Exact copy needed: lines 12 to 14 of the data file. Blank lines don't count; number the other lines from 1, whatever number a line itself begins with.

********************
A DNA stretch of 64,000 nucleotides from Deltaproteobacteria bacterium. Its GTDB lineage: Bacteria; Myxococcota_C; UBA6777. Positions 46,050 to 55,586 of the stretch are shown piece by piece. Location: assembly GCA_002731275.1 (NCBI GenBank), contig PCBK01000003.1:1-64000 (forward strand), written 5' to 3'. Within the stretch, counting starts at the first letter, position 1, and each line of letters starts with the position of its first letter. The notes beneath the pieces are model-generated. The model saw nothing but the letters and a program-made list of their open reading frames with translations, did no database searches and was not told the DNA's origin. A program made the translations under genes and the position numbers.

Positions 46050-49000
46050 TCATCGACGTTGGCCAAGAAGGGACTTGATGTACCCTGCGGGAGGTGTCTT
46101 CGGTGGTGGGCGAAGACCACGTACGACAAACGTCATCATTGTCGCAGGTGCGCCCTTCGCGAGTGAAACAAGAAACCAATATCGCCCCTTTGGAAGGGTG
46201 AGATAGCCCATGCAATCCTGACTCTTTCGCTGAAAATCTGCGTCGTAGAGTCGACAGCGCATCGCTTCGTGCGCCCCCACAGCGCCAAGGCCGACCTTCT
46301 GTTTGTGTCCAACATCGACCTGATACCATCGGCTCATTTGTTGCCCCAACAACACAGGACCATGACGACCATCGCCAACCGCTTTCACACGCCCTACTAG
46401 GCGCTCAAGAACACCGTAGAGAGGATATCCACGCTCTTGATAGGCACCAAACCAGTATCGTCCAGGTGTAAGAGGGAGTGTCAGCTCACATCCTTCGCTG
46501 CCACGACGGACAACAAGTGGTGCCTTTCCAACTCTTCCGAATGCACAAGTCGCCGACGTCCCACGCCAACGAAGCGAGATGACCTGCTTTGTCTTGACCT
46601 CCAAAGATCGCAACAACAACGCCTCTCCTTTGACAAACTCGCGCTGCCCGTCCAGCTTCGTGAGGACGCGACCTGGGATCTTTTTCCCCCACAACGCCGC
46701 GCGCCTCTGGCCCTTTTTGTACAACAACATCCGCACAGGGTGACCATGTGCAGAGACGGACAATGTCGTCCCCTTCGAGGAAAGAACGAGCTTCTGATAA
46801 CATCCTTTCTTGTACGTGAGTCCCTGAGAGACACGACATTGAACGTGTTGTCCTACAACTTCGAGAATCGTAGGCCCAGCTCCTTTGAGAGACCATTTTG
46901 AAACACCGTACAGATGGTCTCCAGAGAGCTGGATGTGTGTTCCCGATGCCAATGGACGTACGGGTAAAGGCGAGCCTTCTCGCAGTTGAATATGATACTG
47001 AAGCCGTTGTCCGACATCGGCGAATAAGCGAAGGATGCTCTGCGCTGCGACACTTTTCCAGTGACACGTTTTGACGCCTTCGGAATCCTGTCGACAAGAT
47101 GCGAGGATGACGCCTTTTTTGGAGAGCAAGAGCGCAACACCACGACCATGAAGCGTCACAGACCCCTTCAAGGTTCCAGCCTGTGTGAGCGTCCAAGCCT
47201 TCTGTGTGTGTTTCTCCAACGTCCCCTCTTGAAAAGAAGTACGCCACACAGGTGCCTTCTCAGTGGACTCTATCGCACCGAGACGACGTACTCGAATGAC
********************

46901 AAACACCGTACAGATGGTCTCCAGAGAGCTGGATGTGTGTTCCCGATGCCAATGGACGTACGGGTAAAGGCGAGCCTTCTCGCAGTTGAATATGATACTG
47001 AAGCCGTTGTCCGACATCGGCGAATAAGCGAAGGATGCTCTGCGCTGCGACACTTTTCCAGTGACACGTTTTGACGCCTTCGGAATCCTGTCGACAAGAT
47101 GCGAGGATGACGCCTTTTTTGGAGAGCAAGAGCGCAACACCACGACCATGAAGCGTCACAGACCCCTTCAAGGTTCCAGCCTGTGTGAGCGTCCAAGCCT